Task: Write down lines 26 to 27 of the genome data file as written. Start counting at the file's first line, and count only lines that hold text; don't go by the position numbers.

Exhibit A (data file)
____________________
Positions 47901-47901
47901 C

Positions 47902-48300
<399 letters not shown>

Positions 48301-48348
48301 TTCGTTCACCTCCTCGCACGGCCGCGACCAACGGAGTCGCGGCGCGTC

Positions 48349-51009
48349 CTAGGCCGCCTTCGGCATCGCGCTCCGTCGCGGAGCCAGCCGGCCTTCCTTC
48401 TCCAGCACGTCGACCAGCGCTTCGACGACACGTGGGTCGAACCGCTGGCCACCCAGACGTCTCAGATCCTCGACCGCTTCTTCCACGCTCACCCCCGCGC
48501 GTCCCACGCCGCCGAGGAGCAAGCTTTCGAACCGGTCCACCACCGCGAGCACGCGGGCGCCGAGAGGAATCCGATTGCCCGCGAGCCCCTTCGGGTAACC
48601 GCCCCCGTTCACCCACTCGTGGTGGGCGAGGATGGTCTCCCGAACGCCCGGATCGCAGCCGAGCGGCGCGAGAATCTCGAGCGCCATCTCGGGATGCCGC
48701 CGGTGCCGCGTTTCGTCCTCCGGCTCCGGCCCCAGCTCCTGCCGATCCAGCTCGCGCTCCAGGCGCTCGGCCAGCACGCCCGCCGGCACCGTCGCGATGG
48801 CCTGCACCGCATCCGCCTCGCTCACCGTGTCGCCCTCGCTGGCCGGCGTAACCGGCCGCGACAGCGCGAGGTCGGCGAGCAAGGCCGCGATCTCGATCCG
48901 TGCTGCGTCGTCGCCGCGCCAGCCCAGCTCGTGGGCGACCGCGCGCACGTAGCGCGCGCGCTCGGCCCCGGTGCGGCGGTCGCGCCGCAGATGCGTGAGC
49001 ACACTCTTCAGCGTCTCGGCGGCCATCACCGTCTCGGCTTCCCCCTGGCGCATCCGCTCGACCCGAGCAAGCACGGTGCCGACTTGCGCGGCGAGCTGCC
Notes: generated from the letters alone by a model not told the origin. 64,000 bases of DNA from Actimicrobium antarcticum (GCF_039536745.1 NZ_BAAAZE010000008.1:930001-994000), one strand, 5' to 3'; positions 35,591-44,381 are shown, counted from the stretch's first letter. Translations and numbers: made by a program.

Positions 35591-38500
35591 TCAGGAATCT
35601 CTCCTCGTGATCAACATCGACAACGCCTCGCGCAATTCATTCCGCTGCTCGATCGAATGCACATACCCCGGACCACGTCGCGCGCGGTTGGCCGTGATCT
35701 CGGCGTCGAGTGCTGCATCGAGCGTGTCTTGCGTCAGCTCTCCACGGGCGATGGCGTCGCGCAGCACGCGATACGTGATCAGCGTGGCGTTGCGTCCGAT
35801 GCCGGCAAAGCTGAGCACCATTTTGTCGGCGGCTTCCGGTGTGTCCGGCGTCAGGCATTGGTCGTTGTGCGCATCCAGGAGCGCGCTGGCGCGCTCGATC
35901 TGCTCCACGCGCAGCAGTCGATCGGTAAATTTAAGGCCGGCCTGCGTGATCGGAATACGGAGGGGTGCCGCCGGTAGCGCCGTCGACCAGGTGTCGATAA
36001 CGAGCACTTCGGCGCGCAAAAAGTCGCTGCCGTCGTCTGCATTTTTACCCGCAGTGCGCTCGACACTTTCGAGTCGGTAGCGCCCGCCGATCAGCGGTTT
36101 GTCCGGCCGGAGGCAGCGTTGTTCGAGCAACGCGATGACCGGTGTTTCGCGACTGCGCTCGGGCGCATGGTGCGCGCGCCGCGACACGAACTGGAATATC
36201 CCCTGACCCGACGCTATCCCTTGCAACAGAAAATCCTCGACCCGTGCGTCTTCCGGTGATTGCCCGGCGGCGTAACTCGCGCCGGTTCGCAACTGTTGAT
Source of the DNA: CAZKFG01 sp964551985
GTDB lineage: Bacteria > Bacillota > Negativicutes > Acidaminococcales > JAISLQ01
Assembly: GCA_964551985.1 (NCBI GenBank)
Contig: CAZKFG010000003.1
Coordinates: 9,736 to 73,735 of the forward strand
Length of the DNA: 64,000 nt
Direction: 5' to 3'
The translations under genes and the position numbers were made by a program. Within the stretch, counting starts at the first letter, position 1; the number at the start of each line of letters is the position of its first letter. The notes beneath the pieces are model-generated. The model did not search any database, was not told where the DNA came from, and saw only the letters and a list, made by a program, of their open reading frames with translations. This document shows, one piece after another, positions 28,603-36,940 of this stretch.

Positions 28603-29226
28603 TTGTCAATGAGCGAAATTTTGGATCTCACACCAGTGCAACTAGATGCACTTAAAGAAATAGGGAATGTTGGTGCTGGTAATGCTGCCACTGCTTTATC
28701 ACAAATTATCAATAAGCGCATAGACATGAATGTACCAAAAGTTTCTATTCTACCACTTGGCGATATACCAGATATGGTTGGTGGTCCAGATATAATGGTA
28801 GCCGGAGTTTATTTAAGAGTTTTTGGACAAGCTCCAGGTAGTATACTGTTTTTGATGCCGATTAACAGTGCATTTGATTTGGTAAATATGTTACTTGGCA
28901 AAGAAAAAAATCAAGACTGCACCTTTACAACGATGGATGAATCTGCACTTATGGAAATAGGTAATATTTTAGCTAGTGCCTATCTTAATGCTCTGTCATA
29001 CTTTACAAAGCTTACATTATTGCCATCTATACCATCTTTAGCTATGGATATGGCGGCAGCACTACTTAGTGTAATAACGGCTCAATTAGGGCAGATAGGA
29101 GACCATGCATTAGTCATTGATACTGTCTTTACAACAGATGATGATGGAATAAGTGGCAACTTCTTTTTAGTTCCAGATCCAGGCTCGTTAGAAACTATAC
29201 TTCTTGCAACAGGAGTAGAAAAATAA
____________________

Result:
Source of the DNA: CAZKFG01 sp964551985
GTDB lineage: Bacteria > Bacillota > Negativicutes > Acidaminococcales > JAISLQ01